In 2011, Jared Crooks ’11 was working at the National Academy of Sciences while Veneka Chagwedera ’09, now his wife, was starting an MBA program at the University of Virginia. With busy lives and an interest in staying healthy, the pair began making their own snack bars in their Washington, D.C., kitchen. They leaned on Crooks’ science background to cook dates, chocolate, and cashews into organic bars. Chagwedera’s growing expertise in entrepreneurship and the pair’s longtime interest in humanitarianism led them to found Nouri, which donates a portion of the proceeds of each bar to provide hot meals for children at school.
Nouri bars, made with all-natural ingredients from farms in the United States and manufactured at a facility in California, are sold at Whole Foods, local stores, and online. Crooks helps run the company while attending a joint masters-degree program in public policy and mechanical and aerospace engineering at Princeton. Chagwedera works at the University in the development office.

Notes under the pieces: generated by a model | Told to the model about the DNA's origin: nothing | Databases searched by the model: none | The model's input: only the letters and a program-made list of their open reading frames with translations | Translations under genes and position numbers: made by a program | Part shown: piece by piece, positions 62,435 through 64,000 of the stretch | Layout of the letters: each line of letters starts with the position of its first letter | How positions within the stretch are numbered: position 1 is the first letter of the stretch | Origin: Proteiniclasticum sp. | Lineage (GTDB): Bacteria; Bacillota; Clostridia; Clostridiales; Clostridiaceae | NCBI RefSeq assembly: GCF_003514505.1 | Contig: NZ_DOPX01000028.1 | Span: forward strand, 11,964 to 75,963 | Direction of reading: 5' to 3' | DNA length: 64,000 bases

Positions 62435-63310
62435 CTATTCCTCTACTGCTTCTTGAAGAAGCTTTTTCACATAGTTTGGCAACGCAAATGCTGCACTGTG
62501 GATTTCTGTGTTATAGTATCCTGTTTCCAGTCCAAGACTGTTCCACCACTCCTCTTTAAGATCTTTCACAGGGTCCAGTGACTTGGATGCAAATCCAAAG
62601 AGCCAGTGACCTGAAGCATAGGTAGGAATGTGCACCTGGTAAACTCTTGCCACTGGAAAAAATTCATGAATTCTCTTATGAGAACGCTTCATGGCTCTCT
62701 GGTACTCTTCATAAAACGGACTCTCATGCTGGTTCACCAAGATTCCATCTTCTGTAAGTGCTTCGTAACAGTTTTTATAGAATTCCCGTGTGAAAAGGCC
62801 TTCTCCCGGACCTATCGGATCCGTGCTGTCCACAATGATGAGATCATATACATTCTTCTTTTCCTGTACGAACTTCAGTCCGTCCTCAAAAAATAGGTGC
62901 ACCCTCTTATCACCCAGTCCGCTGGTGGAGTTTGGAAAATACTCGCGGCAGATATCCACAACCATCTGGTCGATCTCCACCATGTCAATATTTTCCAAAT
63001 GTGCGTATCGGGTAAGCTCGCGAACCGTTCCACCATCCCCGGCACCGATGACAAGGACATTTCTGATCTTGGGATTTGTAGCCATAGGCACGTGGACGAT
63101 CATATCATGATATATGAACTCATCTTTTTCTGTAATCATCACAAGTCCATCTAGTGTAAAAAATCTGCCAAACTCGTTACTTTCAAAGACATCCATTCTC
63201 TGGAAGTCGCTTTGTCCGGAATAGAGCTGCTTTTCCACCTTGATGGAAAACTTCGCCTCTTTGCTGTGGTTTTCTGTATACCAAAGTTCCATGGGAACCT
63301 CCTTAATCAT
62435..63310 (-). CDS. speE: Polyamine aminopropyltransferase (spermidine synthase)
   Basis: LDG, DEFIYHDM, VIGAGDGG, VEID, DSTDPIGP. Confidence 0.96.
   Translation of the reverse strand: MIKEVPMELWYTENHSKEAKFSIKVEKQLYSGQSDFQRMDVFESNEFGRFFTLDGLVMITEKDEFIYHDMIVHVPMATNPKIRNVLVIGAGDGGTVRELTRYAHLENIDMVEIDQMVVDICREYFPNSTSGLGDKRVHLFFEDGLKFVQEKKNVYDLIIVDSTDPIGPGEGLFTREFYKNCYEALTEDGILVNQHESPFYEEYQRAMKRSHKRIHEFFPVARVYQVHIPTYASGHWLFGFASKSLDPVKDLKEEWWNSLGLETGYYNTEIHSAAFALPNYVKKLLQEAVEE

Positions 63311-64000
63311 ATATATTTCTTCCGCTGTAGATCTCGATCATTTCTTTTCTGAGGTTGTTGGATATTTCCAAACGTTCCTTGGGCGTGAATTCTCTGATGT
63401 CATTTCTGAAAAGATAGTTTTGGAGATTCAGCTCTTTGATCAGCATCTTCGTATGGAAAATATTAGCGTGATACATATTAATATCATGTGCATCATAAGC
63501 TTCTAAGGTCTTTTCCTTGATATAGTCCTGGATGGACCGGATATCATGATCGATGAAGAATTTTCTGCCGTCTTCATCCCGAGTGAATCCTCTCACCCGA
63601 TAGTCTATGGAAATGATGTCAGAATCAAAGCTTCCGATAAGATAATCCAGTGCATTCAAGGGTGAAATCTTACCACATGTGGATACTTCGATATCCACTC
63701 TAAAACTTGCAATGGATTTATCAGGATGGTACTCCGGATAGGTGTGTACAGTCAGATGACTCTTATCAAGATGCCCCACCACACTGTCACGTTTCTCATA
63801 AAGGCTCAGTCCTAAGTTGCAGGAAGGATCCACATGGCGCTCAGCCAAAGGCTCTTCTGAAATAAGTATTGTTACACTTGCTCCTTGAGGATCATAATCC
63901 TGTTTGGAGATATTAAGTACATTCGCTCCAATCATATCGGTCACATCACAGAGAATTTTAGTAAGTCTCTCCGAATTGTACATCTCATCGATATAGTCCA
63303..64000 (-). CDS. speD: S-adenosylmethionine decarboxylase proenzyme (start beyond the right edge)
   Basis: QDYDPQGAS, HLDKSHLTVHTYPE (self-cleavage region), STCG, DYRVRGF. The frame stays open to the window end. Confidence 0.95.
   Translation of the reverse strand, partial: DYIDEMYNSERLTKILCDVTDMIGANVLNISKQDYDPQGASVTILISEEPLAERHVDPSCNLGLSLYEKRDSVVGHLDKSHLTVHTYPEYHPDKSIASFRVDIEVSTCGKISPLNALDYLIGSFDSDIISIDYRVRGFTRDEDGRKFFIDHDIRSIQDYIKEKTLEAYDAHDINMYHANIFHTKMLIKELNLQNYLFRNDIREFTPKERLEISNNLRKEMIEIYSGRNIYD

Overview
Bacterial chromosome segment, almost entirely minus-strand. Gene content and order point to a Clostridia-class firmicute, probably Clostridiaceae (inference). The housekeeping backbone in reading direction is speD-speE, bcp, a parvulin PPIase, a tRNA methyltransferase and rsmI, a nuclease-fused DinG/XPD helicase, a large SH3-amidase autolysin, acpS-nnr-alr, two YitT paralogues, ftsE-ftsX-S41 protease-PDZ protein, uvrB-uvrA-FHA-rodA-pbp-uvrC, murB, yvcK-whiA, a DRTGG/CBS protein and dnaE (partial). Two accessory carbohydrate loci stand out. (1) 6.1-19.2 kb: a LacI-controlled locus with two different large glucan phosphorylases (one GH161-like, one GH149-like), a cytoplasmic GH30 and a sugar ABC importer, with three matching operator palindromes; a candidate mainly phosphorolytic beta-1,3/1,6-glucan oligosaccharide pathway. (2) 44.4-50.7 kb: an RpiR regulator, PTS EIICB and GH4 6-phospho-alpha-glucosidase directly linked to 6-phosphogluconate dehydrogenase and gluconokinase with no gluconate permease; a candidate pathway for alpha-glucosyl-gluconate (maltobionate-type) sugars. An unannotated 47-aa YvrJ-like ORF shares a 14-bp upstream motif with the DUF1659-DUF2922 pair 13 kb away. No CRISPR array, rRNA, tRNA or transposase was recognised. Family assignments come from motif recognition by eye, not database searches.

Nouri, which has 10 employees and is profitable, has sold more than 100,000 bars and provided the same number of meals to children at schools in Botswana, the Philippines, Guatemala, Detroit, and Oklahoma City.
The couple eventually hopes to produce the bars in other countries as well, using local labor and ingredients to promote development, job creation, and sustainability. Children are “more able to focus on classes when their stomachs are full, and it gives them more incentive to attend school,” Chagwedera says. “We hope that they can go on to graduate and make a difference as well.”